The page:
Minority Shareholder Oppression Rights In British Columbia


In the recent case of Canex Investment Corporation v. 0799701 B.C. Ltd., 2020 BCCA 231, the British Columbia Court of Appeal showed its flexibility in offering oppression remedies for wronged minority shareholders. The case involved exceptionally high-handed conduct by the two directors of Canex Investment Corporation (“Canex”), leading to their personal financial gain at the expense of the minority shareholder Plaintiffs. Neither Canex nor its minority shareholders benefited from the $500,000 loan taken out and secured by Canex’s properties, rather, the loan was used to finance a related company (Flame Engineering & Construction) controlled by the Defendants. Further, the Defendants falsified financial records related to the Flame Engineering loan, manipulated Canex’s records to reduce the Plaintiffs’ investment through charging excessively high interest and management fees, and advanced arguments which Justice Harris termed as “bogus”.

Section 227 of the Business Corporations Act allows shareholders to apply for remedies when they’ve suffered harm that is typically, but not necessarily, separate from the harm suffered by the corporation as a whole. The remedy granted in this case was the return of the minority shareholders’ initial investment plus interest. In addition, the Court of Appeal found that punitive damages of $100,000 were appropriate, considering the egregious conduct of the Defendants. While the Defendants tried to assert that a derivative rather than an oppression action ought to have been brought by the shareholders, meaning that the Plaintiffs would have additional hurdles in order to obtain financial relief, the Court held that the oppression action was supported. Typically, if harm has been done to the company itself, a derivative action is appropriate. Oppression actions are brought when harm has been done to individual shareholders. But the Court held that the remedy of oppression will not be limited by mere corporate structure, and that the substantive reality of how a company is operated, instead of the legal from, is what matters.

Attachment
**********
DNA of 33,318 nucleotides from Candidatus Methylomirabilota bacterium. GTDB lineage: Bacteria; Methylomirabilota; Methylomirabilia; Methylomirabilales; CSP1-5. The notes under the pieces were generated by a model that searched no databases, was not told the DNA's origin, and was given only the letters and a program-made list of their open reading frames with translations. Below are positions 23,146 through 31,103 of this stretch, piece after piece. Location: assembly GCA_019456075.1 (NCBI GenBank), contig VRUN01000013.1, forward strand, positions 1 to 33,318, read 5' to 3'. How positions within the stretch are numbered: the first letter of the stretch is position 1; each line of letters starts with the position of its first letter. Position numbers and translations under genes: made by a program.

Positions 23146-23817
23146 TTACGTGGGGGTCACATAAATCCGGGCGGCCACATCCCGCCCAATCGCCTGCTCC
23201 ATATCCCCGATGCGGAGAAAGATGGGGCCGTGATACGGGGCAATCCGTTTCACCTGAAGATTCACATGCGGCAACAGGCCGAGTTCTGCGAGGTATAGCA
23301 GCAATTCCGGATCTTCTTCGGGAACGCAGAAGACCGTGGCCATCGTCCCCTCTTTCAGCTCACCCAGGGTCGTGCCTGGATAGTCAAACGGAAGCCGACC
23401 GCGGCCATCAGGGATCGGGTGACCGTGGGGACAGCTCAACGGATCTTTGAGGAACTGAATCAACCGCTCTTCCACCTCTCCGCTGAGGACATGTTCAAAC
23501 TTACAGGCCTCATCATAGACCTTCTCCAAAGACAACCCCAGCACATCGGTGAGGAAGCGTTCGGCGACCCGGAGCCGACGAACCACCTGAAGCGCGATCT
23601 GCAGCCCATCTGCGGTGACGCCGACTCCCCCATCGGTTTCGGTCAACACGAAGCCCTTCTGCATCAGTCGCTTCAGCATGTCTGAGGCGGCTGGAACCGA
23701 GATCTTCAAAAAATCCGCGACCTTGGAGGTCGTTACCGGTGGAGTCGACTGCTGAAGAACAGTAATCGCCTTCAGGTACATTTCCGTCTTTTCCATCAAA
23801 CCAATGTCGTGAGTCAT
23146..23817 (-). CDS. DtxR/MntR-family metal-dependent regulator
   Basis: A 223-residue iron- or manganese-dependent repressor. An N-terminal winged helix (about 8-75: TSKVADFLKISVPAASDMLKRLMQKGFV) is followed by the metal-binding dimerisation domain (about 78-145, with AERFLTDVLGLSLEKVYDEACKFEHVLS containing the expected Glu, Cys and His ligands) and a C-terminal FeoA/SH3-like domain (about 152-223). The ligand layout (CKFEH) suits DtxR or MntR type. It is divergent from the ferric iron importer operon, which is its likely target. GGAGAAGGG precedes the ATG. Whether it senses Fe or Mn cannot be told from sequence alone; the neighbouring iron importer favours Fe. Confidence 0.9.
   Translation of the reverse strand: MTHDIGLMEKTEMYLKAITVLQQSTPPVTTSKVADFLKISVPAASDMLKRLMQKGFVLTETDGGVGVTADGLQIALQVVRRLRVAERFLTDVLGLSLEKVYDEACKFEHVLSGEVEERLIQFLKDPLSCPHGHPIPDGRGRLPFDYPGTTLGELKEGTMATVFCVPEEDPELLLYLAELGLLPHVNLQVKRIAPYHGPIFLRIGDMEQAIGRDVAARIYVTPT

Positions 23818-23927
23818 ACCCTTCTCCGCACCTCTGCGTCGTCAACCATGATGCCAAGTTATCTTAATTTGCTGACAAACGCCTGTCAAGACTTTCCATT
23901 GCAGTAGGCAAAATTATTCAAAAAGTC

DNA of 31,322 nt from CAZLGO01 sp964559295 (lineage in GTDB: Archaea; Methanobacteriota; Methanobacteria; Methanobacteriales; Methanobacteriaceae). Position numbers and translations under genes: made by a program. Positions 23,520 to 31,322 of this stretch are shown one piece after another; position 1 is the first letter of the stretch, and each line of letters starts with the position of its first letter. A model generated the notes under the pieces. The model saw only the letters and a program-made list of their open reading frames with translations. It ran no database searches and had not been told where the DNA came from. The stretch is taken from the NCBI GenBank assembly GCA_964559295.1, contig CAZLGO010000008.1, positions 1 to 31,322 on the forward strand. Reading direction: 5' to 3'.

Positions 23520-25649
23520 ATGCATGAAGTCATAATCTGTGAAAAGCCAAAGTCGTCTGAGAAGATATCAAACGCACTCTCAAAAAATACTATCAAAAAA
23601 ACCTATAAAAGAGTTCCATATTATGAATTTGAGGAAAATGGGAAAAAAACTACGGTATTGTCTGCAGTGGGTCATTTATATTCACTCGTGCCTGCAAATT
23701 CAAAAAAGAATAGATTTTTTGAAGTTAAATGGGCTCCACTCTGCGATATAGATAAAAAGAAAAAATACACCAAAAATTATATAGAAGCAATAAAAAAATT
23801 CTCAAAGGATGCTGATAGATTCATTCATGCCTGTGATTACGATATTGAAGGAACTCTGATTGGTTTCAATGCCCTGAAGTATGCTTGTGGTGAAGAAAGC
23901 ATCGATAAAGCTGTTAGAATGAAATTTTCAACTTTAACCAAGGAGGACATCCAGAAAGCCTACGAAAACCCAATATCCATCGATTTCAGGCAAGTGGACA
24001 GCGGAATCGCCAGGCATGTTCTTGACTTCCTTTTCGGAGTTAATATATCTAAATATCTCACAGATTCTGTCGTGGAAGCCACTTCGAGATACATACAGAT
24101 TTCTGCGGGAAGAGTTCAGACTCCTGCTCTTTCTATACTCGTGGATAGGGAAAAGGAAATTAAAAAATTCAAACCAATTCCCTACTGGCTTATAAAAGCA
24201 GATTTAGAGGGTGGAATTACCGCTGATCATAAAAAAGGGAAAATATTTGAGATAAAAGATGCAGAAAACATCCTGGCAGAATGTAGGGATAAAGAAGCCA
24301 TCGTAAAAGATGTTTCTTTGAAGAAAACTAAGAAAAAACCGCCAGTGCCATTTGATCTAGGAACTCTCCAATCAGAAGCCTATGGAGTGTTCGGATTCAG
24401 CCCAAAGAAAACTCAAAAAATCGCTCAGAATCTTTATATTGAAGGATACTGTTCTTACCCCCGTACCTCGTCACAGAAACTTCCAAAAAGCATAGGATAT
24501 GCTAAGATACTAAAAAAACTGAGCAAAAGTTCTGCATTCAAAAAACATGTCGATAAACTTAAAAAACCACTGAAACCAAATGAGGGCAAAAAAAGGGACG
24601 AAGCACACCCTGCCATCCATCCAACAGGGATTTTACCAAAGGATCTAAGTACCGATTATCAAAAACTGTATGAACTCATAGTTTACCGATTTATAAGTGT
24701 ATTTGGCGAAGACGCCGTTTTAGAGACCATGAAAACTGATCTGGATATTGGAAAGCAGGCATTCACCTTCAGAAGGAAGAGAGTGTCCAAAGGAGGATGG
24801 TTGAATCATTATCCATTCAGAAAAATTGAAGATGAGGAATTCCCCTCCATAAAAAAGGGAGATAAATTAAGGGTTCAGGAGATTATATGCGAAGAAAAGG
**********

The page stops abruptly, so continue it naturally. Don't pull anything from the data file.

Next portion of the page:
On appeal, the Defendants argued that the trial judge had failed to recognize the formalities of corporate governance when imposing personal liability on the Defendants as directors. But based on the Defendants’ wrongful conduct and taking financial advantage, personal liability had to be imposed despite the separate legal personality of Canex as a corporation. Further, one of the Defendant’s personal liability survived beyond her declaration of bankruptcy because the fraud was committed while acting in a fiduciary capacity. While directors typically only owe fiduciary duties to a company itself rather than individual shareholders, the Court recognized the reality of this closely held corporation. Here, the two shareholders were in a special relationship of trust and dependency with the directors; the directors were expected to manage the company’s financial records honestly and in good faith, yet breached those duties. The Court brought home its disapproval of the Defendant’s oppressive conduct by imposing punitive damages. These types of damages are appropriate when conduct is so high-handed or malicious that it offends the Court’s sense of dignity. Particularly relevant for closely held corporations such as Canex, this case highlights the Court’s willingness to offer expanded remedies to minority shareholders based on the substantive conduct that occurred, and to turn down arguments based on technical corporate structure.